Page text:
The main office in their home at the heart of the vineyard doubles as a family room: Little Rocco, the superlative reserve Syrah’s namesake, scurries around underneath a long desk in his underwear. Meanwhile, his sleeping brother, Dario (whose name graces a Merlot-based reserve blend), purrs in his sleep from the screen of a nearby baby monitor. Through the window the family dog, Boots, takes a break from “herding the cats,” napping in the shadow of a tall stack of French oak wine barrels.
As Parsons’ daughter (and Melicia’s wife) Alison choreographs the bottom-line side of the operation on one of the computer terminals, her mother appears to count corks for a guessing game at an upcoming VIP celebration. It’s mom’s gorgeous tapestries of grapes, peacocks and growers that double as the labels on their various varietals.
In short, there are family-run operations, then there’s Parsonage.
As hard as it is to find an operation this devoutly family-functional, it might be just as hard to find a bottle of the winery’s estate reserve Syrah, from virtually any year. Even at steep boutique prices, every bottle they’ve ever released has sold out; upon the next release this fall, the majority of their vintage likely will be snatched up by members of their ever-expanding mailing list and their nationwide wine club, which includes a strong contingent in Texas and individuals that fly Bill and Mary Ellen out to Illinois for special dinners.
(With no distribution and no sales– “a lot of people don’t know we exist,” Melicia says– the remaining sales hail from the tasting room-art gallery space they opened in November, and limited wholesale traffic with discerning local restaurants like Café Rustica, Tehama and Casanova.)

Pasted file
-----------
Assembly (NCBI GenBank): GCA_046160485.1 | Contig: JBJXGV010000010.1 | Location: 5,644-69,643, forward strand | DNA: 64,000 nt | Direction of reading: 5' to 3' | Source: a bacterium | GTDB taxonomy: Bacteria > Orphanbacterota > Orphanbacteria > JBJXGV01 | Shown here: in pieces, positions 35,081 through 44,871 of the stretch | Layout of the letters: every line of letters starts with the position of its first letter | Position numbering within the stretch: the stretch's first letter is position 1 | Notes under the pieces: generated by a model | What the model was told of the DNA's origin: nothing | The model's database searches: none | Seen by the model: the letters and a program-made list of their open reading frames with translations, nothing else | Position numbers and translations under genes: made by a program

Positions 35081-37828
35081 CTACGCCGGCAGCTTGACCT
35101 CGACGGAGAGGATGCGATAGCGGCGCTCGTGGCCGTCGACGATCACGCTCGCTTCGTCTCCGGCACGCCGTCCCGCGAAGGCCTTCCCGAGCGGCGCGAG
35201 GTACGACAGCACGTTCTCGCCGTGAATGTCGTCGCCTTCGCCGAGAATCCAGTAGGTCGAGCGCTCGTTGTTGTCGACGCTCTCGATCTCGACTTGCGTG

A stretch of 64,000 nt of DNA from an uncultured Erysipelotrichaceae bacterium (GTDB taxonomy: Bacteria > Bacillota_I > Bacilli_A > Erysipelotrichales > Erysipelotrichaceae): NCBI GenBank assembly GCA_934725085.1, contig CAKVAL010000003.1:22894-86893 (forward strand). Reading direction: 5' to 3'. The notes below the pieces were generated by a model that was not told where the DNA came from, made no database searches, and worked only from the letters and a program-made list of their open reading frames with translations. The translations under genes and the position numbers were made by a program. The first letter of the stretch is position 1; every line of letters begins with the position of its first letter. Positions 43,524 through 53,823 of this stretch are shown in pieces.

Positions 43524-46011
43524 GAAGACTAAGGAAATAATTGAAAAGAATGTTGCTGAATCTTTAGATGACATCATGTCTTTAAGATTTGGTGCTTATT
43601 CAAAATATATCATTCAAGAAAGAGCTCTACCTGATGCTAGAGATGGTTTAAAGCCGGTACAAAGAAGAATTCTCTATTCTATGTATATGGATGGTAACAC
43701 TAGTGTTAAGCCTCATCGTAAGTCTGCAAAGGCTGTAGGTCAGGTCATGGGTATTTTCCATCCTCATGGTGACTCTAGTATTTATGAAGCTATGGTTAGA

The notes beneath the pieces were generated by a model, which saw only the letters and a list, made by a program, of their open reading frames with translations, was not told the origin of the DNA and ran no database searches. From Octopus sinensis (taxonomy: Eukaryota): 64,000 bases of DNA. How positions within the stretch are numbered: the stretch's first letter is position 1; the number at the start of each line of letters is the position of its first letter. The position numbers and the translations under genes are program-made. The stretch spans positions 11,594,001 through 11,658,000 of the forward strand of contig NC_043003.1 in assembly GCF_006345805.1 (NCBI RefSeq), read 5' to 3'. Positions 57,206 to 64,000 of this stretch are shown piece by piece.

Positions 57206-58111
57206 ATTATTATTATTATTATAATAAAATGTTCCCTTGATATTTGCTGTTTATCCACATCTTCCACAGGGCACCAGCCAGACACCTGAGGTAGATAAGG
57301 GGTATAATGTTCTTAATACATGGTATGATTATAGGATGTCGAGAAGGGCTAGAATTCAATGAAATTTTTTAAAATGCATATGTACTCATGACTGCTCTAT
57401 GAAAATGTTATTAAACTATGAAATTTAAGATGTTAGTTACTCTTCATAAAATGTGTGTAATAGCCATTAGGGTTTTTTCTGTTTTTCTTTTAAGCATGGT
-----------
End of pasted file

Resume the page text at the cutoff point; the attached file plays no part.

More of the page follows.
As the “sold out” stamps multiply on Parsonage’s website, it’s not hard to see a trajectory materializing. Parsons acknowledges that they are nearing maximum output, considering a small expansion in facilities, and preparing for the attractive troubles that come in cahoots with success.
“The true test of being a cult winery is you’ve sold all of your wine before you’ve made it,” he says. “Technically, you don’t have enough for people who want it. It’s a wonderful problem to have.”
The doctor says Melicia has his own problem. For all the stress the tough soil conditions puts on the vines, managing those vines so closely puts a less-savory strain on the grower-winemaker himself.
“We farm completely different, in a way people wouldn’t even try,” Melicia says, “with water stress, leaf removal, quality management… ”
As he speaks, one can almost hear Coventry saying, “Great wine happens in the vineyard,” or “The large wineries of Monterey County bring attention to the area, but it’s the small wineries that will bring greatness.”
“I went to the doctor,” Melicia adds after a pause. “He said, ‘You’ve got high blood pressure.’ I said, ‘Well, I make wine.’ ”
Asked to list his greatest nemeses, Melicia smiles and starts ticking them off: Frost, heat, drought, mildew, insects, gophers…
Fortunately, he has built-in methods to manage that special wine effect called “stress”: time spent with family and a great glass of red wine never far away.